The author of American Bloomsbury returns to Concord, Massachusetts, for this engaging life of its most famous female writer. Louisa May Alcott never intended to write Little Women; she had dismissed her publisher's pleas for such a novel, until the financial needs of her family compelled her. Susan Cheever's biography chronicles all aspects of Alcott's life, from the fateful meeting of her parents in Brookline in the 1820s to her death in 1888, just two days after that of her father. Cheever underscores how Alcott's independence defied the conventional wisdom and her personal choices and literary legacy continue to inspire generations of women.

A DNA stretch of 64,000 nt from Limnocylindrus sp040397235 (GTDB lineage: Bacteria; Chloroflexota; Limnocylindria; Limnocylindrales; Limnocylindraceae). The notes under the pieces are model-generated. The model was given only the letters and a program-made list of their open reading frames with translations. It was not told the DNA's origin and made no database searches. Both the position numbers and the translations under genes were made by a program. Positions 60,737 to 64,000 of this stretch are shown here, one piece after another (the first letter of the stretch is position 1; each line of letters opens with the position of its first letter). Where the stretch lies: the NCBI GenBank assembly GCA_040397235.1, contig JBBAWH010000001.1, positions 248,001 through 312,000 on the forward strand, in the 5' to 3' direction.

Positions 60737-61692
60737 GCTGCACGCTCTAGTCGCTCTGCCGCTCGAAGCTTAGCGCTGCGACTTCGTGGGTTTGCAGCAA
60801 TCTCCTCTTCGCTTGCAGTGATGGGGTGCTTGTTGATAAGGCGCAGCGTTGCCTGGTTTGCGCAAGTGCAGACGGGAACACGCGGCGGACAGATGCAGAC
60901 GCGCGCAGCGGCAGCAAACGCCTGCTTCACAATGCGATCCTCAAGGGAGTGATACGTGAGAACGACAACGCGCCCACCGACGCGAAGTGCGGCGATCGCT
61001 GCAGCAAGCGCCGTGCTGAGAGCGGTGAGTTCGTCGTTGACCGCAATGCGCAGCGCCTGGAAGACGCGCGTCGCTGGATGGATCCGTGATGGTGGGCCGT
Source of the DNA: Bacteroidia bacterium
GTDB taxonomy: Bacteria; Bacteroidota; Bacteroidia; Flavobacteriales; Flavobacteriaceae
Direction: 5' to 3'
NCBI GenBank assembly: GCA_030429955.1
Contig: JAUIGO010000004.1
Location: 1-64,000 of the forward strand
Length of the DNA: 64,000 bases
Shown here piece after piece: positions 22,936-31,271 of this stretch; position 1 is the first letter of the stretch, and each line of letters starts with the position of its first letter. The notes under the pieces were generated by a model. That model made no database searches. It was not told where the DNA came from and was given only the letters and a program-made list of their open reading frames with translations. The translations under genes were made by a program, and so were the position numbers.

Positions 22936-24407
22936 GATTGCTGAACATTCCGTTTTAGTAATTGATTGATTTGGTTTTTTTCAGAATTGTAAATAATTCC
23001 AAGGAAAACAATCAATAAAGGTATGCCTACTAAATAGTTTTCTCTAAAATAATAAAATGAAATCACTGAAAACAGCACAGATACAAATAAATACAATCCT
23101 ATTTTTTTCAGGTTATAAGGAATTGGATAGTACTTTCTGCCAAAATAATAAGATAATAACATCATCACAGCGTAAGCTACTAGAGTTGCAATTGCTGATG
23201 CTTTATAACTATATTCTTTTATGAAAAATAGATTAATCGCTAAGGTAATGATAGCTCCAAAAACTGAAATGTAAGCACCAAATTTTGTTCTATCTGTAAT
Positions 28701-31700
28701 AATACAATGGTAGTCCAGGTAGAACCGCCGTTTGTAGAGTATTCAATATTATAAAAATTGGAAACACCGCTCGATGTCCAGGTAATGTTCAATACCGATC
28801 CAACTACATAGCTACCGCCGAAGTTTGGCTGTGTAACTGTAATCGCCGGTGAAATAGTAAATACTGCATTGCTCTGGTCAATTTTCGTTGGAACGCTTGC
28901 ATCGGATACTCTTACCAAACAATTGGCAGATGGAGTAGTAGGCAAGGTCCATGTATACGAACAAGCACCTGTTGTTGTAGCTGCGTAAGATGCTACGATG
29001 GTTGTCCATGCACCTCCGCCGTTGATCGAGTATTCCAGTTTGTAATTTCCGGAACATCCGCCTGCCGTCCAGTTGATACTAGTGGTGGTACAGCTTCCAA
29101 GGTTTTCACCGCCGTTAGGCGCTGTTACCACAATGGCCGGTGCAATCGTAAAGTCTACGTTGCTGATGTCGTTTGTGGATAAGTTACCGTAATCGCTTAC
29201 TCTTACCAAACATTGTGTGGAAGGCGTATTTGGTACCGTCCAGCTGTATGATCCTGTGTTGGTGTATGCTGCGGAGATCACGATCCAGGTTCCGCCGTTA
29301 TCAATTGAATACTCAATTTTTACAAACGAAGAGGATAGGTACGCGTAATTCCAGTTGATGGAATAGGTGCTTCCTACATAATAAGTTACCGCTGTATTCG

"Cheever laces this provocative biography with musings on the genesis of genius, and her identification with Jo March when she was a rebellious girl in the throes of puberty.... Keen, refreshing, and authoritative."—Publishers Weekly (starred review)